[Meh-ta] Stunning revelations

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An intermission while I get off the music train.

A 9uality act

THYME: Hello PV

It’s been over a week a while since THYME’s debut album first 9uality, and chances are pretty good that if you liked Fly Away, you’ll like at least 9 of the 12 tracks on the disc.

That’s not because most of the songs sound just like Fly Away, but I think that you’ll find a lot of the elements (or 9ualities?) that made Fly Away likeable throughout the album.

I’m not a fan of speaking of a performer’s or group’s “sound” and treating it like some ethereal concept, so here goes my attempt at expressing THYME’s appeal in marginally more tangible terms.

The first thing you ever hear in Fly Away is thyme (or Kamiyama Sayaka). I personally think that she’s not mixed, but speculation aside, there’s no disputing Western influence on her singing.

She can lilt, she can drawl, can casually slide up or down to her target pitch, and imitate the throaty rumble you get when putting a brass instrument at the edge of its dynamic range. Apart from these country and blues techniques, thyme generally carries a strong rhythmic line, driven home through varying combinations of the above skills, range jumping, and a choice of lyrics that lend themselves well to accenting and small lifts.

The songs emphasize thyme’s vocal abilities, but not in a way that she’s allowed to dominate throughout. Strong harmonizing vocals have a shading effect, and in numerous instances backing instrumentals have short but prominent figures. Occasionally, an entire counter line is introduced in the right or left audio channel.

And in babycar, her voice is run through a slight mute and tighten to recreate classic country dance hall. I have no idea if that’s the right term.

I know, “babycar” isn’t a word. One contentious result of all this Western influence is the insertion of engrish, of which thyme’s pronunciation track record is … mixed. Let’s leave it at that and go on to track specific notes.

THYME: forever we can make it! PV

01. Seiten (Fine Weather) was an indie song of theirs that they re-recorded for the album. Bringing in the string ensemble always seems to open up the acoustic landscape, and dropping them in and out is used to good effect heading into the final iteration of the chorus. Extended outro, with a new line closes off an atmospheric opener.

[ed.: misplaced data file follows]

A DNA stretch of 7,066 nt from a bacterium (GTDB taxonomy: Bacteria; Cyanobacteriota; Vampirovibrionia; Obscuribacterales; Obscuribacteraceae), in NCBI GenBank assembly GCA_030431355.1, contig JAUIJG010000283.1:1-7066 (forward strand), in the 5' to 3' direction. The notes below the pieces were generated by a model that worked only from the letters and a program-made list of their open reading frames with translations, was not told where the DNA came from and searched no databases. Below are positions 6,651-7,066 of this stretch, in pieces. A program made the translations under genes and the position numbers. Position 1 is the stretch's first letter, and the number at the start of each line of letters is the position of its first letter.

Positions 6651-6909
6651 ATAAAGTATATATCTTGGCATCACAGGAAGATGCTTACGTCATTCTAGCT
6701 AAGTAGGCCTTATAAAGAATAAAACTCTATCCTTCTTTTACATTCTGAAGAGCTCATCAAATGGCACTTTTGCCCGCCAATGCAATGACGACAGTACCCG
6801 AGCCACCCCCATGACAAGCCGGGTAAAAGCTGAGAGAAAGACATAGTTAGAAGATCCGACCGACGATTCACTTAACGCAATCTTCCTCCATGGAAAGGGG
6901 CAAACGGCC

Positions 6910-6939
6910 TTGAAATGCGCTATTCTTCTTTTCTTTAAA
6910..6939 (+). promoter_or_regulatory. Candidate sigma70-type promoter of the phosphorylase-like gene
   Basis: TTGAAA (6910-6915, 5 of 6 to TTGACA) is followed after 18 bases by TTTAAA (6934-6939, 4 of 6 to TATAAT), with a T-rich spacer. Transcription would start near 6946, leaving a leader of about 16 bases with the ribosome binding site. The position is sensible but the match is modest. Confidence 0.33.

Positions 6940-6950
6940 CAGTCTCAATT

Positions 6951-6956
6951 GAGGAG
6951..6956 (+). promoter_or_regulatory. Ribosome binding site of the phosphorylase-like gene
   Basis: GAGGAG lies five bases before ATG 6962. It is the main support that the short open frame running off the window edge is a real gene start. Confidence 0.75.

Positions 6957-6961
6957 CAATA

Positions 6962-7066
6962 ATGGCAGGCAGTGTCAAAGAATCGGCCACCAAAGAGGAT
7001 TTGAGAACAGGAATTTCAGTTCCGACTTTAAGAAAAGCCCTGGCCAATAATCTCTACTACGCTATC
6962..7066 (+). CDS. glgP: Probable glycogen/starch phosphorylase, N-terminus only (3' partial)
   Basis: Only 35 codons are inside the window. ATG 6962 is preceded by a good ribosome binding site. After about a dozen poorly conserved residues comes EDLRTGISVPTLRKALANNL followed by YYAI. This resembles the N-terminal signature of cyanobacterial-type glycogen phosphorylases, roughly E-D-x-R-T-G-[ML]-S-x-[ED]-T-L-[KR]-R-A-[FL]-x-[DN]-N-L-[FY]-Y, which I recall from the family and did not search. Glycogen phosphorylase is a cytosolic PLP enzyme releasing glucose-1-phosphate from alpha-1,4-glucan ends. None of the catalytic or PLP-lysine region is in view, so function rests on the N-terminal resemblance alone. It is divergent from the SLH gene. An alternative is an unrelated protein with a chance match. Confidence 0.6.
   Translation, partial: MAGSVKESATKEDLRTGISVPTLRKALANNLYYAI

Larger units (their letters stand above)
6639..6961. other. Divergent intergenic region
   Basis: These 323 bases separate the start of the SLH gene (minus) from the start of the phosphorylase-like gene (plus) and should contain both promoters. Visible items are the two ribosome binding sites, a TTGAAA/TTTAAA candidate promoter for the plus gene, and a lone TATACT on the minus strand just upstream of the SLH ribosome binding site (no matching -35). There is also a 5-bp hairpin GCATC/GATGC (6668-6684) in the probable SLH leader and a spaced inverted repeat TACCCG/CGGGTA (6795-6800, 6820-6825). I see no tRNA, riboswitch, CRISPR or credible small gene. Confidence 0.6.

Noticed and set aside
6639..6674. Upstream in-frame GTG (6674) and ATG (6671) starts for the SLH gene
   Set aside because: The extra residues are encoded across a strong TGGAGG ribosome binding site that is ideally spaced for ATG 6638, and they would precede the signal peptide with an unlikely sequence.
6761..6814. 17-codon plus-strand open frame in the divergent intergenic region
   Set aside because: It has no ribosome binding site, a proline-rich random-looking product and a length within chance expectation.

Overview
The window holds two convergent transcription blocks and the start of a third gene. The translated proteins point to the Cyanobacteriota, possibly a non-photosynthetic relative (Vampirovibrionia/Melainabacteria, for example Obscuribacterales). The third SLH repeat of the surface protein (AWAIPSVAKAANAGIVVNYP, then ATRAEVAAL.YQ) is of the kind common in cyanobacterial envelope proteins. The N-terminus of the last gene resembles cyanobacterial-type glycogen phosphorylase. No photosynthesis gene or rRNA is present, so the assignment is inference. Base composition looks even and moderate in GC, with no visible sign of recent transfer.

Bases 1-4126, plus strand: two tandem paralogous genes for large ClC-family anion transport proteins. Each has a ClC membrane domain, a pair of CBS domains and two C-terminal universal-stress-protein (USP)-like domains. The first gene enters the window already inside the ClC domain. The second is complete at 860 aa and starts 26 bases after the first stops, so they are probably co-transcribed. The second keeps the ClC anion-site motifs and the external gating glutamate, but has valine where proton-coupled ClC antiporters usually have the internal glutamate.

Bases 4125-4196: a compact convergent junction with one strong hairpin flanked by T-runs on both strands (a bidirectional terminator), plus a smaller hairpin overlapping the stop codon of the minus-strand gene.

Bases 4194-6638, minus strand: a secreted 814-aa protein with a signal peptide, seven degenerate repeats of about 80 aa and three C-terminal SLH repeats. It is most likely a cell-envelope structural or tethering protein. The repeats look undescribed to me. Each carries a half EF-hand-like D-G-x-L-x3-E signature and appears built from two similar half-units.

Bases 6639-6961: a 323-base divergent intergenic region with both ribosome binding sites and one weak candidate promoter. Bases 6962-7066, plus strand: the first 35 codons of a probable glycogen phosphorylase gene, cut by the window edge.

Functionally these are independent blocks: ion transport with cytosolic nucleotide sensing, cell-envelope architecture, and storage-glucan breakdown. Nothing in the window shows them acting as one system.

02. Hello is another atmospheric piece, this time with a courageous character, and some country inflection courtesy of the vocalist. Rhythmic right channel guitar in the second verse just adds to an already driving performance. The extended chorus that closes the track has lyrics that line up really well. Strings drop in and out, this time in a supporting to role to back a short detached line.

03. Our Rock Star has a very obvious guitar line, a short and insistent motif that begins on the right and ends up on the left. In the second verse, a counter line is added on the right. Obvious bass movement in the chorus. Harmonic progression is strong throughout the album, but a solid base (bass, too) and good balance is always appreciated.

04. forever we can make it! demonstrates the band’s ability to straight up rock out. Classic rock n’ roll riff in verse supports more contemporary phrase-length key modulation. Detached style in bridge creates some variety in texture. thyme likes to clip her words short in this one. She arguably looks the most mixed in the PV for this track.

05. Drive has ramp pitch slides in abundance. Echo effect plus lengthened slides make the bridges prominent passages. Simple rhythmic elements skew the spotlight towards thyme; this is very much a technical display for her. One of her more “gutsy blues” performances of this album.

06. Fly Away, Natsu no Sora’s OP, and what piqued my interest in the first place. Call and response between instrumentals in second verse. Slightly developmental bridge section ahead of the final chorus that starts out in the dominant key (probably?) that winds up in the home key in time for the last phrase of the song.

What can I say? I like short modulations between major and minor, major to minor chord transitions, and deceptive cadences. The way they’re pulled off — almost choral backing, a descending bass figure, or the fresh striking of a guitar chord to punctuate the change — doesn’t hurt either.

And somewhere in all that, there’s a piano. That’s just gravy.

THYME: Fly Away PV

Teppei Shimizu, the guitarist to thyme’s left (screen right) in all three of their PV’s, always seems to be singing along, and although he is credited with some backing vocals, I haven’t ever picked him out.

07. I’ll be back is notable for having the most prominent use of engrish. Heavy use of thick chords in time with snare drums. Other than that, it’s whatever kind of rock that was popularized in the mid-90’s, of which I’m generally not a fan of.

08. The LAST DAY [sic] is like Drive, with a more balanced arrangement that is still sparse enough to put the spotlight back on thyme. With more drive than Drive, instrumentals have punctuating roles, and thyme navigates a line that alternates between smooth verses and snappy, fast-talking choruses that’s pure syncopation. You hardly notice the walking tempo upon which all this activity is built upon.